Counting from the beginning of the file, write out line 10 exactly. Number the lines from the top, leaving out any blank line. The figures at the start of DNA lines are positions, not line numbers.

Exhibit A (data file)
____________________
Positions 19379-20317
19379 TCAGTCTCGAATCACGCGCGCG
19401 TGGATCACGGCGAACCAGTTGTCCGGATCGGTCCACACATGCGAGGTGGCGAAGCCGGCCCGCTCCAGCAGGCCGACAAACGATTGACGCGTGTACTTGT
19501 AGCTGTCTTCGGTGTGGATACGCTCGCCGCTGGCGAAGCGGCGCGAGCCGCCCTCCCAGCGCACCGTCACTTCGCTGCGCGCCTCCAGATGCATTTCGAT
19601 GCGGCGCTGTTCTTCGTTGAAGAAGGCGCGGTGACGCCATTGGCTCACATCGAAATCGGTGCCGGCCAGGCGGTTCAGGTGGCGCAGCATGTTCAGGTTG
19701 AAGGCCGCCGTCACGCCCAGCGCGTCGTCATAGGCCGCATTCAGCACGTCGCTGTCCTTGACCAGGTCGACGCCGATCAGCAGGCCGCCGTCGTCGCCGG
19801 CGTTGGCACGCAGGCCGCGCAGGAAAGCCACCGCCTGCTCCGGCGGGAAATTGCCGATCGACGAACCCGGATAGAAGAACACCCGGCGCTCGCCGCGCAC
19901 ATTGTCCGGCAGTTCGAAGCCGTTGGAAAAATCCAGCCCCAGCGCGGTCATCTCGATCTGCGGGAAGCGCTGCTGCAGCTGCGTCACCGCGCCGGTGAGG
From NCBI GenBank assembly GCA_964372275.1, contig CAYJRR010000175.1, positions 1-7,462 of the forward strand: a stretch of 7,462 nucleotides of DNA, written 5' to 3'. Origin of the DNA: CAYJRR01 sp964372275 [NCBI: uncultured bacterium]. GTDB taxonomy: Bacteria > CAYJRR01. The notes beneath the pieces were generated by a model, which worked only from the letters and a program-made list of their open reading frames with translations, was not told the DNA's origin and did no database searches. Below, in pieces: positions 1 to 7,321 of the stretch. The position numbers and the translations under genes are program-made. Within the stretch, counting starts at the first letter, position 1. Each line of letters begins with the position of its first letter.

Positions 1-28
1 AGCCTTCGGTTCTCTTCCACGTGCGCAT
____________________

Positions 1-28